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Measurement of herbaceous production in the Sahelian zone

J.C. BILLE *

(*) J.C. Bille, O.R.S.T.O.M., P.O. Box 1386, Dakar, Senegal.


A. Measurement of standing biomass
B. Comparison of net production and biomass


SUMMARY

Herbaceous standing biomass in the Sahelian zone is highly dependent on the climate. A correlation appears to exist between production above the ground and the amount of rainfall or the length of the period during which the soil is able to supply enough water to the vegetation. The effects of one year may carry over to the next. Maximum biomass is often erroneously confused with net production, whereas the latter is always higher: an example of how to measure net production is given and discussed. Finally, difficulties encountered in measuring Sahelian productivity are brought into focus.

Between 1969 and 1974, a study was made of the productivity of an area of Sahelian savannah which, during the period of study, received rainfall on the order of 200 mm. The area consisted of shrub savannah in northern Senegal, in which the herbaceous stratum comprised mainly of Aristida mutabilis. A. funiculata, Schoenefeldia gracilis and, less frequently, Cenchrus spp., Blepharis linariifolis, Eragrostis tremula and Polycarpes linearifolia. This formation may be regarded as being very representative of the dry tropical zone.

A. Measurement of standing biomass

The growth period of the lower stratum is limited, beginning with the first rains, generally at the beginning of August. Three periods may be distinguished in the development of the biomass:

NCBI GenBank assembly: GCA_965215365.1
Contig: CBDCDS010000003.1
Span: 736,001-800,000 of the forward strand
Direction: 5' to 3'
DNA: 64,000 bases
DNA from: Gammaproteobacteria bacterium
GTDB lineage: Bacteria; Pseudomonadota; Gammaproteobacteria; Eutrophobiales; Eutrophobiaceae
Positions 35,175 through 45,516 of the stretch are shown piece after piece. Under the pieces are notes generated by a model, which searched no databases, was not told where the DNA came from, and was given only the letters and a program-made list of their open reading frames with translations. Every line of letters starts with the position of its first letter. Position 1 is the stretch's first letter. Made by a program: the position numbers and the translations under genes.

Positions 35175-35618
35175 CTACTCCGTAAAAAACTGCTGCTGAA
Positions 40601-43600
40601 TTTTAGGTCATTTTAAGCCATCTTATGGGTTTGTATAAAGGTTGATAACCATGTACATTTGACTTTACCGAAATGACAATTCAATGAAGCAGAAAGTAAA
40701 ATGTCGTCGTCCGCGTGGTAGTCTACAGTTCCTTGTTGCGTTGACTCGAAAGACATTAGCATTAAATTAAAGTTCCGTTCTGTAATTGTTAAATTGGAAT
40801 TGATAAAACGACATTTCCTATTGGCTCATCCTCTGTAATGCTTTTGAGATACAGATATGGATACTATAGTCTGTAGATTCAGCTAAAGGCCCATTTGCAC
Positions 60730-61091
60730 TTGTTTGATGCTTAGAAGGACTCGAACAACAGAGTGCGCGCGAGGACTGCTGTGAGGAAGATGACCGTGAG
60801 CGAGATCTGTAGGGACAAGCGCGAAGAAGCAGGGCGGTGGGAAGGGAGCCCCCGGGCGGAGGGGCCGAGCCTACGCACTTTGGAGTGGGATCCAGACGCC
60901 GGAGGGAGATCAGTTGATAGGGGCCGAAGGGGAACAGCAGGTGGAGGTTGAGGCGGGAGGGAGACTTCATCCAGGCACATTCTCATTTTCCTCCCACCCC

1. In August and September, the plant material remaining from the previous year disappears, the new material develops, and the biomass increases;

2. In October, the growth falls off to nothing and all the grass progressively dries up;

3. Subsequently, the dispersion of the diaspores and the falling of small pieces of leaf and stalks lead to a marked reduction in the standing biomass, first rapidly and then more slowly.

The most meaningful level of biomass is clearly the one that corresponds to the maximum attained; and the task of measuring it calls for a fairly wide range of controls because of the transience of this particular stage, the date of which varies, and the considerable heterogeneity of Sahelian formations.

Nevertheless, the following values were recorded for the years 1969 to 1974:

Year

Rainfall (mm)

Maximum biomass

1969

300

98

1970

209

67

1971

202

59

1972

33

0

1973

209

19

1974

316

81

Averages

211

54

The graph shows that the biomass (W) may be linked to the rainfall (R) by a linear relation, although the correlation is of little significance at the probability threshold 0.95 (r = 0.84). The relation was written W = 0.3 P-9.

In parallel, the period (N. expressed in days) was determined during which the water status of the soil permitted plant growth. During this period, real evapotranspiration was higher than or equal to 2 mm per day, and the soil reserves permitted continued soil activity on an average of ten days after the last rain. This favorable season lasted 110 days, 70 days, 55 days, 0 day, 65 days and 70 days, respectively, in the years from 1969 to 1974. The correlation with the biomass was better (r = 0.89) and the relation W = 0.9 N - 2 may be regarded as satisfactory (Fig. 1 b).